Asked if he anticipates any backlash to what some are saying was Bieber knocking the late David Bowie's Blackstar out of the best album fight, Braun downplays. "This is the problem with competition among art," he says. "There are a lot of great albums, and sometimes you make the cut and sometimes you don’t, and it doesn’t mean that the ones that didn't don’t deserve to be there. I think Bowie absolutely deserves to be there. But so are the ones that were nominated."

Of course, it's all about perspective too. Braun recalls the night of Dec. 7, his first time out since the birth of Levi and a day after the Grammy noms were announced. "All these people were saying congratulations, and I think they’re talking to me about my kid, and then it's like, ‘Oh, the Grammy nominations, that’s cool.' It’s what your priorities are in life. Yes, it's great that your peers acknowledge you, but when it's pride about something that’s real like family, that’s what I’m most excited about."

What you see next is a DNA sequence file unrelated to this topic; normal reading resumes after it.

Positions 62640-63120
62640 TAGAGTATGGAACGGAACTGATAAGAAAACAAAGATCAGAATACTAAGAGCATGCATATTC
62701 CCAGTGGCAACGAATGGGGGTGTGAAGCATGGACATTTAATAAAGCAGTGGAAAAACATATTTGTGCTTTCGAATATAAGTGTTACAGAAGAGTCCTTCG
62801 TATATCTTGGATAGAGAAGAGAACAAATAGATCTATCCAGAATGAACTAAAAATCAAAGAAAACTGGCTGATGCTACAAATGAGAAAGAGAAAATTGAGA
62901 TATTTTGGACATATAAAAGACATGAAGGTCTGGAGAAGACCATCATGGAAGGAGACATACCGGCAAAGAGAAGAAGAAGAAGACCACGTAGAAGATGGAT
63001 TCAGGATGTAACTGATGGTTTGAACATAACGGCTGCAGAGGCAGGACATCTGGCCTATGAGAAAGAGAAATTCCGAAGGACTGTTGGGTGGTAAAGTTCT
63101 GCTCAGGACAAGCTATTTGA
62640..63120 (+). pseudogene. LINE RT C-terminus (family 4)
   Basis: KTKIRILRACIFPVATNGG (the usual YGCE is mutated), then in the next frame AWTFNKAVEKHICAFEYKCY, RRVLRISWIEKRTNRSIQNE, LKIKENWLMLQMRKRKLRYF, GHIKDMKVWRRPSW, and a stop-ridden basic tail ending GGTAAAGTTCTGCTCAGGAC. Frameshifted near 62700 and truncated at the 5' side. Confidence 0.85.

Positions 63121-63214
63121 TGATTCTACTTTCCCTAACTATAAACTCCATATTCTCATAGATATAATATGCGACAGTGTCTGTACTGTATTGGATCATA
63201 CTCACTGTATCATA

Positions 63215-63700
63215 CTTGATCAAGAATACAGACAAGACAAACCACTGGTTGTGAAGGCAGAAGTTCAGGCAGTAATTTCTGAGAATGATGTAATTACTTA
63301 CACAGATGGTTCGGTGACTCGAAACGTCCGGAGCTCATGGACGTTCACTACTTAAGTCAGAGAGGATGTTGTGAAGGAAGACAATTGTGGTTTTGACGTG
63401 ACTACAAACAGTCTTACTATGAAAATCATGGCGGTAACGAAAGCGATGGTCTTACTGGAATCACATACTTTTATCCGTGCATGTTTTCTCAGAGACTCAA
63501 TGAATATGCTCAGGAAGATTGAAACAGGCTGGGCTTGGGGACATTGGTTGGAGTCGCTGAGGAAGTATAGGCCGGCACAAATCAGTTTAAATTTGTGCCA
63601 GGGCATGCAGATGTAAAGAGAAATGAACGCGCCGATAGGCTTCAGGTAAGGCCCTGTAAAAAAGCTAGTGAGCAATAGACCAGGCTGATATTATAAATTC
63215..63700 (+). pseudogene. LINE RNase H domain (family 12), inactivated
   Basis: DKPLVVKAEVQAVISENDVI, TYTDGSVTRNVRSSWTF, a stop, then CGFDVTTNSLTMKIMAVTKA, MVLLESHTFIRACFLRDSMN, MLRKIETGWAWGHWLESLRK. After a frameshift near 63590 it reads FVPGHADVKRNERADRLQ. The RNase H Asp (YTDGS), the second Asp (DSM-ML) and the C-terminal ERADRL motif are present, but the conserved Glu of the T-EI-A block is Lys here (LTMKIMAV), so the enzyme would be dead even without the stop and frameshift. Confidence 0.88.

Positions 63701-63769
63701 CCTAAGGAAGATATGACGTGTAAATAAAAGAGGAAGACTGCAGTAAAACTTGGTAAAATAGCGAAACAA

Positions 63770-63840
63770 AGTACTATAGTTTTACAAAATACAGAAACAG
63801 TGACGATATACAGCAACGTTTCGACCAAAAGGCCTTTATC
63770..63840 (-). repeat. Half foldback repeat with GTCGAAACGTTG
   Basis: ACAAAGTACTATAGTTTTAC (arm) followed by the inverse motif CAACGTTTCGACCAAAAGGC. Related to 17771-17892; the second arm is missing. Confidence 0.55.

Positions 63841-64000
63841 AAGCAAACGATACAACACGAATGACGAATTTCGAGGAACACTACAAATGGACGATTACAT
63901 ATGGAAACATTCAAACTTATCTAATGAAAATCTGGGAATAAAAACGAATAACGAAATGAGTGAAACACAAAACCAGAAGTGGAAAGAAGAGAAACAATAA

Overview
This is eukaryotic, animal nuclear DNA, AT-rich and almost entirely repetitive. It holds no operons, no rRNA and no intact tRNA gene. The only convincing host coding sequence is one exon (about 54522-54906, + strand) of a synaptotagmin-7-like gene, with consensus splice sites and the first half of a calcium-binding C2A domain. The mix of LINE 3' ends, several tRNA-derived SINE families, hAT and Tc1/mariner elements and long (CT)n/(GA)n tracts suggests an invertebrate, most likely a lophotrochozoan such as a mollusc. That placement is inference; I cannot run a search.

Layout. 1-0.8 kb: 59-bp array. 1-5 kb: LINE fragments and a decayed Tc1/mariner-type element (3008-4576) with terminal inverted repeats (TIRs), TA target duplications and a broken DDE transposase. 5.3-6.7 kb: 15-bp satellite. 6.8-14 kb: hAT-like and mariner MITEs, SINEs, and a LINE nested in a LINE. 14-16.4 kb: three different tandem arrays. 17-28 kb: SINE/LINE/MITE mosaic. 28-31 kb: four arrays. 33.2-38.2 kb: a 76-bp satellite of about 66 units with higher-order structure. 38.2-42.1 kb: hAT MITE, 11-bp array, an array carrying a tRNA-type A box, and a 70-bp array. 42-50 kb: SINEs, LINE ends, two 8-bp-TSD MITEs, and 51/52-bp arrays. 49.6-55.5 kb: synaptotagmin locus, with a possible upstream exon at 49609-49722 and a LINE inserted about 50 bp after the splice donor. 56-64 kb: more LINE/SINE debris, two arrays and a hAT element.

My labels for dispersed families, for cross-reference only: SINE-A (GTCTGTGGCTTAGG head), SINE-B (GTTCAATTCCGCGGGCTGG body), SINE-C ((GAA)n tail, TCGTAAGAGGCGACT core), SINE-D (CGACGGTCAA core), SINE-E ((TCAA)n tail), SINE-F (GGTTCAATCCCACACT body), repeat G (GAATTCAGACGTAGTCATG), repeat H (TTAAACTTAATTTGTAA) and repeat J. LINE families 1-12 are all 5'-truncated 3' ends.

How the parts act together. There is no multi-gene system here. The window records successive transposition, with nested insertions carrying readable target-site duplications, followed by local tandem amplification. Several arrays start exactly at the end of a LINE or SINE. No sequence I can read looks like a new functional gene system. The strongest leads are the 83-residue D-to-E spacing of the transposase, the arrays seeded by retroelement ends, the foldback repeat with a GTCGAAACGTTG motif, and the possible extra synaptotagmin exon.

Braun himself has seen some very high highs and low lows over the past month. His grandmother, with whom he was very close, died in late November, and a few hours later, his brother Adam welcomed the birth of twins. Also, client Kanye West was admitted to a Los Angeles hospital after suffering a reported psychotic episode. Braun reflects on all the ups and downs with aplomb. "I am really grateful to have people in my life who give me perspective," he says. "I lost someone very close to me, and that was an extremely hard thing, and I’ve seen people that I really care about -- both on a professional and personal level -- going through some hard times. But at the end of the day, when I come home and my kids are healthy and smiling, I look at my son and all he wants to know is that 'Daddy’s home! Will you play with me?' That perspective allows me to remember what’s most important in the world and I’m grateful for what I have. I appreciate you asking, but I’m really good. I am blessed."